So the mystery is appropriately puzzling, the setting is different in a delicious way and the heroine and her little dog are fun to follow. If you like your mysteries with more than a bit of bubble and froth The Socialite’s Guide to Murder is a lovely little read.

And for anyone who enjoyed The Three Dahlias, Evelyn Elizabeth Grace Murphy the amateur sleuth would fit right into their crime solving shenanigans – once she is able to leave the Pinnacle. Maybe in the next book in the series.
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i requested this book initially in an attempt to go outside my comfort zone and delve into a genre i wasn't used to reading so i was pretty slow to start reading this book. what i didn't expect was to be completely immersed in a compelling mystery that had me flipping pages after i got through the first chunk. i loved the main character and i thought her agoraphobia was handled well.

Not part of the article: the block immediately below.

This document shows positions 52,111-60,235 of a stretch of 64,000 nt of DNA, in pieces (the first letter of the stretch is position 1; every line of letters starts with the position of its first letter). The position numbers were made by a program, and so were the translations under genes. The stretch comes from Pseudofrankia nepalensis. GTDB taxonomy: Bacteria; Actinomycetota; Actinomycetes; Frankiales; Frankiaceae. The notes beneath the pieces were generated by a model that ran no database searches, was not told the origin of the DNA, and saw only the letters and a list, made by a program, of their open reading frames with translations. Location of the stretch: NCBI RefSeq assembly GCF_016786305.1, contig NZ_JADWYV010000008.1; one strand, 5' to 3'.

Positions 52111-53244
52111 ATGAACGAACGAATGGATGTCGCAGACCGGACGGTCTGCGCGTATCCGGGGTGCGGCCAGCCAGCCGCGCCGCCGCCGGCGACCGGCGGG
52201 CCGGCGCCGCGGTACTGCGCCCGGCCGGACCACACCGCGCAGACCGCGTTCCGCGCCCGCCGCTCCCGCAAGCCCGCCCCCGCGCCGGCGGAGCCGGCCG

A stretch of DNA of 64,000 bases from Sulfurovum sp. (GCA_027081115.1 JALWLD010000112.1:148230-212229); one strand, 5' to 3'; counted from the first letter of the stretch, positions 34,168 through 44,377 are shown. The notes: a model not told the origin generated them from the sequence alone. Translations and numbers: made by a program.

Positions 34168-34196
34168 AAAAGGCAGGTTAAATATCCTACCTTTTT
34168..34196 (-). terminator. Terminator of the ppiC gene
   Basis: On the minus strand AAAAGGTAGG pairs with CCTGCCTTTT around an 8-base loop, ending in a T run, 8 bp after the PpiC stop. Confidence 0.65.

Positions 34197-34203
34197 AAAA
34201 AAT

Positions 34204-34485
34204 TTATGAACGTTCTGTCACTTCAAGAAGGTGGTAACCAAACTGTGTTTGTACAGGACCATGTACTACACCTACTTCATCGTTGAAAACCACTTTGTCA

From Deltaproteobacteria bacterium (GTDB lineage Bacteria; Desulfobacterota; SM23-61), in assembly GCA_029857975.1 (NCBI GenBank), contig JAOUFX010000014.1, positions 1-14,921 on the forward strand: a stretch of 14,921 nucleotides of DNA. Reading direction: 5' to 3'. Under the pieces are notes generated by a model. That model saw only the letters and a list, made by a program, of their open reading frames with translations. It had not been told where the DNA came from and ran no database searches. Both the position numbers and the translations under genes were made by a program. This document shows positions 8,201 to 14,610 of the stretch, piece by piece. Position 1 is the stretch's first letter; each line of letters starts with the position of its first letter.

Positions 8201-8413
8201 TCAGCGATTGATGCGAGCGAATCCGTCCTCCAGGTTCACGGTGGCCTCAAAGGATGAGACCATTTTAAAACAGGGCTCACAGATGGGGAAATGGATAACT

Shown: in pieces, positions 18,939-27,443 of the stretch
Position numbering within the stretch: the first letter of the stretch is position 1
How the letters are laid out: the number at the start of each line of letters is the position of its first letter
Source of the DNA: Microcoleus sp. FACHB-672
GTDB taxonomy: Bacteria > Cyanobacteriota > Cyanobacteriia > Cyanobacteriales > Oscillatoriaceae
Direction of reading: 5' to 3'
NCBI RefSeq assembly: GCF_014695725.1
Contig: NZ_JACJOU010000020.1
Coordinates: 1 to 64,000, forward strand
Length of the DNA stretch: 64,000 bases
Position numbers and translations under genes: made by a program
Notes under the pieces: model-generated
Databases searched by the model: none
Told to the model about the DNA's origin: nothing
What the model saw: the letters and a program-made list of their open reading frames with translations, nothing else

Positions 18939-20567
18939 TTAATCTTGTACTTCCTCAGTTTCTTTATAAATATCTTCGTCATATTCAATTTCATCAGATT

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This was a quick, cute read and I enjoyed it. I’ll definitely pick up the next one. I especially appreciate that Evelyn's agoraphobia is handled with kindness; Golden neatly avoided the "Grey Gardens" trap that is so easy to fall into.
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Evelyn Elizabeth Grace Murphy is a wealthy young and attractive woman, who lives in the penthouse at Pinnacle Hotel in New York City. Her father owns the hotel, and Evelyn spends her time listening to gossip amongst staff about the guests, and helping the occasional person find a misplaced item. She also poses with her best friend and actor Henry Fox for supposedly candid shots, helping him maintain the fiction that he is heterosexual. Evelyn has her own secret: she has a flirty relationship with Mac Cooper, a bellboy/waiter and dog walker for Evelyn's beloved dog Presley.